Abstract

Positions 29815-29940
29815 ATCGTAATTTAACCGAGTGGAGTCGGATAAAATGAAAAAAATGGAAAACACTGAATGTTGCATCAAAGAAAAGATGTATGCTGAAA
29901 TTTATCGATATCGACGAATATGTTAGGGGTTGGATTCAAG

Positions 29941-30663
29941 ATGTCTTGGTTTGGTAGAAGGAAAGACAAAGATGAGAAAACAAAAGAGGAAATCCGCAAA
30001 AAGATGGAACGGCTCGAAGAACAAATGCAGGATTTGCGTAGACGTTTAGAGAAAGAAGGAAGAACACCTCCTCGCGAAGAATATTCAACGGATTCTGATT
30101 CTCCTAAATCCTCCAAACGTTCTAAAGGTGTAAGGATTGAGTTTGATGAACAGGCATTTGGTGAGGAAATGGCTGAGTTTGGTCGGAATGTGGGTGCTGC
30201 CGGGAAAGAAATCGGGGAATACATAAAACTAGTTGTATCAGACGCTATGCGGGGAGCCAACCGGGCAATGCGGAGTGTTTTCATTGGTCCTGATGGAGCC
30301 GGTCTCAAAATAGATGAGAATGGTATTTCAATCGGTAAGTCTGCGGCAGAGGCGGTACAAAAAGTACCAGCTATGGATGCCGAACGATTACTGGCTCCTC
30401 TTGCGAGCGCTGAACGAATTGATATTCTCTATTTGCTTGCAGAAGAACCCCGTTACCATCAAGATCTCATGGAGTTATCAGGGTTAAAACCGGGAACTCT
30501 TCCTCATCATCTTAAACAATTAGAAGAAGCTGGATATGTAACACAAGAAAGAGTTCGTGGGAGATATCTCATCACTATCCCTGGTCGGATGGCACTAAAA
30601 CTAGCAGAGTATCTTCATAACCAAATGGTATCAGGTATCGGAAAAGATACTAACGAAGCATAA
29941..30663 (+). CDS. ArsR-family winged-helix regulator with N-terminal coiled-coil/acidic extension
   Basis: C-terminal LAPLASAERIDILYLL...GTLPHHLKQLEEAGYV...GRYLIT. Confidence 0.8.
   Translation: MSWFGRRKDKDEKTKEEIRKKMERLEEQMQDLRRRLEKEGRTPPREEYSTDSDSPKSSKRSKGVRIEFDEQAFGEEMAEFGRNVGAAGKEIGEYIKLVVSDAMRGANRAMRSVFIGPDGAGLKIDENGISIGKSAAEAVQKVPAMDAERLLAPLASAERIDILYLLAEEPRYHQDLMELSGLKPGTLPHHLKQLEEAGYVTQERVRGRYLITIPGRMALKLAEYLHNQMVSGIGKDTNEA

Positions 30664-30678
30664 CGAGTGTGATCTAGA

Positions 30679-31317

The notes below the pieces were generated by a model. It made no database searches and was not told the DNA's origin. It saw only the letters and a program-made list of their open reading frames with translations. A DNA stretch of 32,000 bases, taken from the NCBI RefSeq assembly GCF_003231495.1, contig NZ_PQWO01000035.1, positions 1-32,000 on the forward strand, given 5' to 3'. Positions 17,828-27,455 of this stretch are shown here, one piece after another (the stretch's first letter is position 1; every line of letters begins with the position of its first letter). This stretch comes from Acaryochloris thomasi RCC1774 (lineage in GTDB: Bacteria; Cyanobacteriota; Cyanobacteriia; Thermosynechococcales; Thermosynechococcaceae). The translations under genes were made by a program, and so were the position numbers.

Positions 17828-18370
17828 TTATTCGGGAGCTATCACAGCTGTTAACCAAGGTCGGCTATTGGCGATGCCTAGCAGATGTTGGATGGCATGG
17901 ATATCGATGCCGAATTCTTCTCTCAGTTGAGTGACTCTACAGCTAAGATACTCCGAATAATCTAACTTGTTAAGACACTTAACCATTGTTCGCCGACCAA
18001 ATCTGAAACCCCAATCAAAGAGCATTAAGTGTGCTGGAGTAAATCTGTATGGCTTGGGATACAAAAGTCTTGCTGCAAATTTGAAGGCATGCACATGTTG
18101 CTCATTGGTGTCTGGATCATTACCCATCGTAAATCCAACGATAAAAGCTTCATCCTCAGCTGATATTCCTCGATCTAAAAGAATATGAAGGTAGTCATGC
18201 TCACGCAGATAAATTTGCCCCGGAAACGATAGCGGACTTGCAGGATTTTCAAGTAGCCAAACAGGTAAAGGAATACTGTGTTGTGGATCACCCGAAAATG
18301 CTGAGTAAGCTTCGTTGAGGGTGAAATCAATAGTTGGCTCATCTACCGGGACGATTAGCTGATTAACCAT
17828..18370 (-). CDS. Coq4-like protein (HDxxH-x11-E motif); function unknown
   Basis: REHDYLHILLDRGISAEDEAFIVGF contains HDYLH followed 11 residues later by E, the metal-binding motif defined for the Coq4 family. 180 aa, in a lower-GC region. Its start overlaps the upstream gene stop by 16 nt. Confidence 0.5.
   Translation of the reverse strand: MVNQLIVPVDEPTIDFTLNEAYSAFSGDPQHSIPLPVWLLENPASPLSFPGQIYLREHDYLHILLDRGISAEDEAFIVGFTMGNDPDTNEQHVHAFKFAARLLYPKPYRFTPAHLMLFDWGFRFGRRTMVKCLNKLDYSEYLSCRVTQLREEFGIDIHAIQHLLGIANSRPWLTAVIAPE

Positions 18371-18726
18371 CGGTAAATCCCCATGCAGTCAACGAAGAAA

Top-down engineering of biomolecular circuits to perform specific computational tasks is notoriously hard and time-consuming. Current circuits have limited complexity and are brittle and application-specific. Here we propose an alternative: we design and test a bottom-up constructed Reservoir Computer (RC) that uses random chemical circuits inspired by DNA strand displacement reactions. This RC has the potential to be implemented easily and trained for various tasks. We describe and simulate it by means of a Chemical Reaction Network (CRN) and evaluate its performance on three computational tasks: the Hamming distance and a short- as well as a long-term memory. Compared with the deoxyribozyme oscillator RC model simulated by Yahiro et al., our random chemical RC performs 75.5% better for the short-term and 67.2% better for the long-term memory task. Our model requires an 88.5% larger variety of chemical species, but it relies on random chemical circuits, which can be more easily realized and scaled up. Thus, our novel random chemical RC has the potential to simplify the way we build adaptive biomolecular circuits.

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